Linton N. Tibbetts

Linton N. Tibbetts, a legendary entrepreneur who earned a fortune in the development of both Florida and his native Cayman Islands, died late Thursday, only seven days after the grand reopening of his prized lumber company’s original store in St. Petersburg.

He was 88 and fully immersed in rebuilding Cox Lumber — the family business recently renamed Tibbetts Lumber — back to its peak in 2006 when it generated $396 million in revenues.

“The lumber company was his first love and his dream was to see it re-opened as the family business,” said Juan Quesada, president of the Tibbetts Lumber. “By the end of the reopening ceremony, he was so tired people had trouble hearing his words.”

Mr. Tibbetts was taken to St. Anthony Hospital where he died with his family at his bedside late Thursday.

“Family was everything to him,” said state Rep. Jeff Brandes, R-St. Petersburg, and the oldest of nine Tibbetts grandchildren. “There was always a family dinner at his house. He just lit up every time he was around his great-grandchildren.”

Company officials expect little change in direction at Tibbetts Holding LLC or the lumber company. That’s because two years ago, Mr. Tibbetts started a succession planning process of the business now largely owned by his two daughters and grandchildren.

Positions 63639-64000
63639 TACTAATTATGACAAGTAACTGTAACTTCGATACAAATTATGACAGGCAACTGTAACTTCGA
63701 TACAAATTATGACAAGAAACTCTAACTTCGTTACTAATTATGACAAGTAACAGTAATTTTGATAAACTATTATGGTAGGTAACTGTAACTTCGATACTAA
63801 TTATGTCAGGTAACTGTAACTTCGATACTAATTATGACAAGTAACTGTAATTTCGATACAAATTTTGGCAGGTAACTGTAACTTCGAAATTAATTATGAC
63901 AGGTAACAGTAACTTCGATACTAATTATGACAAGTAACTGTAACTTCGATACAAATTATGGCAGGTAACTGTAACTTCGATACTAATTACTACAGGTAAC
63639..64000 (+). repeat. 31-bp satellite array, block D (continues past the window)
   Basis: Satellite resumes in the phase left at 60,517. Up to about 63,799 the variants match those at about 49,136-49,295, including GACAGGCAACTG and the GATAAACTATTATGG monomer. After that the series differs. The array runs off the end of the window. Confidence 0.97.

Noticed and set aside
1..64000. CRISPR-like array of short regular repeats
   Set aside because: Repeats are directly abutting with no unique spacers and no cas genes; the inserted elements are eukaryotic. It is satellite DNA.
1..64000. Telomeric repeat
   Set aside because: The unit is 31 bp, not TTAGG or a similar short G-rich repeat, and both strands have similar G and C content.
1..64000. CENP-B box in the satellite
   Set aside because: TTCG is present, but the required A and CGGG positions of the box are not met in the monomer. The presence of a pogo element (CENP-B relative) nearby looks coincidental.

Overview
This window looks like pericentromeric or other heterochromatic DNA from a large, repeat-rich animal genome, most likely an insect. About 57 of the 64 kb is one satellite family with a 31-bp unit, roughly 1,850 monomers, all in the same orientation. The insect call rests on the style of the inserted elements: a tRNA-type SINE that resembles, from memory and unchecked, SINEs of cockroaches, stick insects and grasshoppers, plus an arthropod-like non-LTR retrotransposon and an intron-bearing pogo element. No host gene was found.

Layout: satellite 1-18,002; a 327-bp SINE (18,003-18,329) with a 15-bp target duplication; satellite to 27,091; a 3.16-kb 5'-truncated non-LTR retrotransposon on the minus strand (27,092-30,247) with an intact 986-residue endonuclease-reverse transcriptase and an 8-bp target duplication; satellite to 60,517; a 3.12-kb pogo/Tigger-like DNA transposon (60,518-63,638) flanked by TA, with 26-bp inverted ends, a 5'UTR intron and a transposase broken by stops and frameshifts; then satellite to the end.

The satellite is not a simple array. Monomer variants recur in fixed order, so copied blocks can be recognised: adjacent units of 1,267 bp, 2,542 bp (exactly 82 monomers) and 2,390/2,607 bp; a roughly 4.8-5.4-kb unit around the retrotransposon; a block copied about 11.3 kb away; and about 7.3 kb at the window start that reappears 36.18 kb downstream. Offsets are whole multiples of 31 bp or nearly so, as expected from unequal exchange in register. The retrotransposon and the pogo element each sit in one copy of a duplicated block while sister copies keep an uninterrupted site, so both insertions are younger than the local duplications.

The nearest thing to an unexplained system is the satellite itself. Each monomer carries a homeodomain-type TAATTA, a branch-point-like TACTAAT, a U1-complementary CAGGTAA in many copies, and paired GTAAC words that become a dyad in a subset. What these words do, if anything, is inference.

Arrangements are being handled by R. Lee Williams & Son Funeral Home. A viewing is scheduled for 4 to 8pm Monday at Northside Baptist Church in St. Petersburg, where services will be held at 10am Tuesday. Burial will be private.

“My life is like a bumper car ride at the carnival,” Mr. Tibbetts said in a recent interview. “You keep getting hit from all directions, but keep driving forward.”

Born the son of a master shipbuilder in tiny Cayman Brac, a sparsely populated island 90 miles from Grand Cayman island, Mr. Tibbetts at 9 survived a hurricane that flattened his family home and took the lives of his grandmother, sister and infant brother. Eight years later, he left to seek his fortune.

He landed in Tampa with $16 in his pocket, then built Cox Lumber into a force that reached 26 locations with door factories and truss plants across Florida.

Along the way, he never forgot the economic health of his native islands.

He was honoured with an Order of the British Empire title by Queen Elizabeth for his contributions to Cayman Brac’s economy.

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